There were an overwhelming number of articles covering the new standards published in 2018. We reviewed hundreds of articles published in journals, blog posts, and big audit firm guides to hand pick the 10 best articles of the year. These guides can offer some last minute guidance for public company filers and help private companies get started on their implementations the right way.
So far, the focus of most companies adopting the new standards has been on achieving compliance by Day 1. This includes gathering all of the necessary lease data and uploading it into a system of record so that each lease can be reported as a right-of-use asset and liability on the balance sheet. However, at this stage in the process, with the deadline only a couple of months away for many companies, it’s critical to consider how your company will maintain compliance past the deadline.
The initial deadlines for the new lease accounting standards are now less than 90 days away and widespread panic is beginning to set in. Most companies are behind schedule either because they underestimated the level of complexity associated with adoption or because of the ripple effects of delays in related projects such as revenue recognition.
There are now over 12,000 pages of documentation about the new ASC 842 and IFRS 16 lease accounting standards. In fact, there is so much documentation available that the choice of deciding which ones to read can be overwhelming. To narrow down what’s worth reading, we asked our technical accounting experts at LeaseAccelerator which documents they find most useful on various aspects of the standard.
What items will external auditors be focused on after the implementation deadline for lease accounting? There has been little guidance published by the big four firms yet. However, one topic that is raised by auditors at almost every lease accounting conference is the importance of completeness. Specifically, how do you know that you have identified a complete population of all the leases across your enterprise?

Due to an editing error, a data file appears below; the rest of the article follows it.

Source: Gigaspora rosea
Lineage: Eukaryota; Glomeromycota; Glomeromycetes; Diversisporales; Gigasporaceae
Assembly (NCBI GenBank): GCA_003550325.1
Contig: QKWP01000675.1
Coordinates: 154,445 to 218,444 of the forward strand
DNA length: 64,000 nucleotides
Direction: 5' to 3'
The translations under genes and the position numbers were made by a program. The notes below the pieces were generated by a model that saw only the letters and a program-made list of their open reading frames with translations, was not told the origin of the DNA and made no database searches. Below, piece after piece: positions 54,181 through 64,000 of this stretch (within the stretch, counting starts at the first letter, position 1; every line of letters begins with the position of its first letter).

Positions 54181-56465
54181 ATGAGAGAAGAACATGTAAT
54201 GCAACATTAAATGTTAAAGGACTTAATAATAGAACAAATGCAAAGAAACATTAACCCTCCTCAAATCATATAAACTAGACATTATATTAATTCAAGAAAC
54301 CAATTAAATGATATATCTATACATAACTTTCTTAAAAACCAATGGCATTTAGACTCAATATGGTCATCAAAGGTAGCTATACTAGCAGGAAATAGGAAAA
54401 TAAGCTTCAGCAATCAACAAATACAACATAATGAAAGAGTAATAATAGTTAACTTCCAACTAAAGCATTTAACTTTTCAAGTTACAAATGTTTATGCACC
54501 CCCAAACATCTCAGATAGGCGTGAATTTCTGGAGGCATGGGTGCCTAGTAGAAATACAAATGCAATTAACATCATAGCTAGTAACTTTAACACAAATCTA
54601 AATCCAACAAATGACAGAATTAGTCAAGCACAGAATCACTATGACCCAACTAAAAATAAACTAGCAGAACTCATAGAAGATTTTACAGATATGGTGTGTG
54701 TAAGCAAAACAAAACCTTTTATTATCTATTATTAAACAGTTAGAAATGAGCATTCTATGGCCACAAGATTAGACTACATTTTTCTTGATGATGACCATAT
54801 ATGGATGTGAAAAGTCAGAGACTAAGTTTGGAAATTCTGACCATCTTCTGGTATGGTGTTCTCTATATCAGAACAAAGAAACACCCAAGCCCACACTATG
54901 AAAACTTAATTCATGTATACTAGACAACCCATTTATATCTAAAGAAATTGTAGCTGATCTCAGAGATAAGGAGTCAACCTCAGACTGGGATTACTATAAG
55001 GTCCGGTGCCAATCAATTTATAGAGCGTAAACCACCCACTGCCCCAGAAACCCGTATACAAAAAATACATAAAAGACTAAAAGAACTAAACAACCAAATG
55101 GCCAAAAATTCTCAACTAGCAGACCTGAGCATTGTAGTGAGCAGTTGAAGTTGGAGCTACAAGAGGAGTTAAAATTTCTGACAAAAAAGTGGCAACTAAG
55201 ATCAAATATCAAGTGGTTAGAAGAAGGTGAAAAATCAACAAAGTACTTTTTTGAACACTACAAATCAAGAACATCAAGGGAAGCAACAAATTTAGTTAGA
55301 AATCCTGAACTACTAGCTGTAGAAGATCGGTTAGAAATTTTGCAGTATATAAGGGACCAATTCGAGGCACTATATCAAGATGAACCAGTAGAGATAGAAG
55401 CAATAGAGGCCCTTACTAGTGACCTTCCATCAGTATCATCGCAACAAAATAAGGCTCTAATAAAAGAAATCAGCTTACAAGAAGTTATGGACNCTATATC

The practical expedient that allows companies to choose whether or not to separate lease and non-lease components is receiving mixed reviews. While electing the expedient would reduce the burden of implementing the new standard, there are also some drawbacks to consider.
Equipment leasing, if managed effectively, can offer a number of strategic financial and competitive benefits to your business. Through our work with some of the world’s largest companies, LeaseAccelerator has identified a set of 15 critical success factors that best-in-class companies use to manage their equipment leasing program.
This guide explains the five major steps you need to understand at the beginning of your project. Following these steps will reduce your likelihood of having to repeat steps later. Plus, it will help you on your way to a successful and efficient implementation project for Day 1 of the new standards and beyond.
Each year hundreds, if not thousands, of assets will come off lease. Some leases will be renewed. Equipment assets may be returned or purchased. Real estate leases could be expanded, contracted or terminated. Some of these changes such as moving out of your corporate headquarters building will have high levels of visibility. But others such as swapping out photocopiers in the Singapore office will not. Have you considered what process you will use for tracking lease renewals and other end of term events?